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Tunisia hopes boost in Chinese investment can ease economic woes

After years of placing investments elsewhere in the African continent, China is increasingly looking to Tunisia to serve as an ideal middleman to control passageways between North Africa and Europe.
Tunisia's Foreign Minister Khemaies Jhinaoui and Chinese Foreign Minister Wang Yi shake hands as they pose for a photo before a meeting at the Ministry of Foreign Affairs in Beijing, China, July 19, 2017. REUTERS/Mark Schiefelbein/Pool - RC1D72BC9610
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In late 1963, Chinese Premier Zhou Enlai embarked on a whirlwind tour of 10 African countries. It was a strategic time to visit: The Cold War was raging, and newly independent countries across the African continent found themselves forced to choose between two camps, East and West. Algeria, Egypt and later Libya all swung toward the communist bloc. Unlike its near neighbors, Tunisia, then under the rule of secular nationalist Habib Bourguiba, chose a pro-Western political stance.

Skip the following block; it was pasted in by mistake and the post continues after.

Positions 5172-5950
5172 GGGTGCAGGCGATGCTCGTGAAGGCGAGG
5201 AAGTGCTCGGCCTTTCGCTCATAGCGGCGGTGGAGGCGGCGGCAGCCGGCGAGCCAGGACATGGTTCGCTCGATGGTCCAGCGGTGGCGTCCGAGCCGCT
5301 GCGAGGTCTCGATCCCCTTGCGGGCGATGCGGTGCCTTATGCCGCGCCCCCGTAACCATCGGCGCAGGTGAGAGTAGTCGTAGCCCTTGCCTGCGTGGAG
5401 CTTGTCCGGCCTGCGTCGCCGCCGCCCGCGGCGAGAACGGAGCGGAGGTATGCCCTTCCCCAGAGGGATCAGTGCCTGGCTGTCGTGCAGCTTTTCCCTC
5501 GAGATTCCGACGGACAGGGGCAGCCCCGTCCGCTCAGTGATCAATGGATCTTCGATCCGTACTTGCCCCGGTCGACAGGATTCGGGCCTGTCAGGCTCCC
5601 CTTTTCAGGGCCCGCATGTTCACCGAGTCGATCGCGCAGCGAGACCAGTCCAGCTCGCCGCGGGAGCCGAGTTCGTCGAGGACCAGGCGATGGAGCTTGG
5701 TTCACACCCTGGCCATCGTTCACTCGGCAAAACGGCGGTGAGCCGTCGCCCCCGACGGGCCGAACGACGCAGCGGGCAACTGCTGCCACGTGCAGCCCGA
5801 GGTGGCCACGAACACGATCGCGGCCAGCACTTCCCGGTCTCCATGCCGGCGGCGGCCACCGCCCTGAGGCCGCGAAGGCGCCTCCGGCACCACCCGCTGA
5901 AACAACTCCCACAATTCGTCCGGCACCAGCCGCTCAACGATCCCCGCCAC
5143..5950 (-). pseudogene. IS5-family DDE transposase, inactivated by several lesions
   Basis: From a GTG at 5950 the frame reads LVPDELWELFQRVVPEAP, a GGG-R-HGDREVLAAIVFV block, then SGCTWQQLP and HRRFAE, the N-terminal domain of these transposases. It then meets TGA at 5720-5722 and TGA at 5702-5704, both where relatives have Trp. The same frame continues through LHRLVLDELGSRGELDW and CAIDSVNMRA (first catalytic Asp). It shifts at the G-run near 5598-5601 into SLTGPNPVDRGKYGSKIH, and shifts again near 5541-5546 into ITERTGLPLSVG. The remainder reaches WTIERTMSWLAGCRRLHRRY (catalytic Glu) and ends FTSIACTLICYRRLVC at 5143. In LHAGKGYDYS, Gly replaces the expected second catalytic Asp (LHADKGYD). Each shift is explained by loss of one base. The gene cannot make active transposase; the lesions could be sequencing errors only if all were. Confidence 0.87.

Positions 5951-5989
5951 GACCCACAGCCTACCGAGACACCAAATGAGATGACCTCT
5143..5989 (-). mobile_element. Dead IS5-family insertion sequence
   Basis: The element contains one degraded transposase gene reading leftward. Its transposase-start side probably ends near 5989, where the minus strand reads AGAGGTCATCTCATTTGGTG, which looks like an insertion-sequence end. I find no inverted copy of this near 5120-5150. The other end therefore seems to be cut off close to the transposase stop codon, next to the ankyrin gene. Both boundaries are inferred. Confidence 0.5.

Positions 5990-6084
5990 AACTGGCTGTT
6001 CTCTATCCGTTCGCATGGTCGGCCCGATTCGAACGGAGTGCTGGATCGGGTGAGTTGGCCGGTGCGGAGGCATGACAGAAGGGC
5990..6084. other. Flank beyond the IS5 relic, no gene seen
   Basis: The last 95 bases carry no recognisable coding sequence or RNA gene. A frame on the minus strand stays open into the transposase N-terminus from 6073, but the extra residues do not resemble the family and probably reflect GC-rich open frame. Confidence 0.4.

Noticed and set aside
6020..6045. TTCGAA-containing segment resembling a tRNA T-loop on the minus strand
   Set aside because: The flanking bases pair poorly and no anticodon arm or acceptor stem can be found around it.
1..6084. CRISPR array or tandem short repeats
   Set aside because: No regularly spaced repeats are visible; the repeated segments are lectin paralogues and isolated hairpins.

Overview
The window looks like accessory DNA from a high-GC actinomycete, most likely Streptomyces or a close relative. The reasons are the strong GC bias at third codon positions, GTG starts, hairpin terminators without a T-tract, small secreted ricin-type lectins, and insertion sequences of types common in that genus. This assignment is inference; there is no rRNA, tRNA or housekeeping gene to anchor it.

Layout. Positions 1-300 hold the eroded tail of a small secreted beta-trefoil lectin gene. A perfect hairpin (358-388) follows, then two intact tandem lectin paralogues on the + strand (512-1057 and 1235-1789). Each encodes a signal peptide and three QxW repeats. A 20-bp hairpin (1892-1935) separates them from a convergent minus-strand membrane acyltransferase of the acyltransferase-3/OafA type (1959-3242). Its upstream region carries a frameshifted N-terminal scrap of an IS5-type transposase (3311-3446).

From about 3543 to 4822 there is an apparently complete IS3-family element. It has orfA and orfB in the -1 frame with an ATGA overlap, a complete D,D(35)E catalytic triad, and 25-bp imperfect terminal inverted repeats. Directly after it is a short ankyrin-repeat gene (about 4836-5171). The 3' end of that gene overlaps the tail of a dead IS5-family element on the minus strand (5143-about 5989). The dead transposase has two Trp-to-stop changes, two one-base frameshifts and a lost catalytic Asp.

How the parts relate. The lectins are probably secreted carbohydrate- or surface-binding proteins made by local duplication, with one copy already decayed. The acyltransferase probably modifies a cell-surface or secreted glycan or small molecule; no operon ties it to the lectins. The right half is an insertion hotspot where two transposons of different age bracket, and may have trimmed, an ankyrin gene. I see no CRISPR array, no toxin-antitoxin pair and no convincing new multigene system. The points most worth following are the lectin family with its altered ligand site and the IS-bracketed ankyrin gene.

Though Zhou’s visit to Tunis ultimately resulted in the establishment of diplomatic ties between the two countries, tensions were high, with Bourguiba criticizing China’s handling of its territorial dispute with India and China's disapproval of the 1963 Partial Test Ban Treaty. Bourguiba went on to sharply tell Zhou that “harboring ‘common goals’ is not enough because different approaches could also ‘create distance’ between people.”

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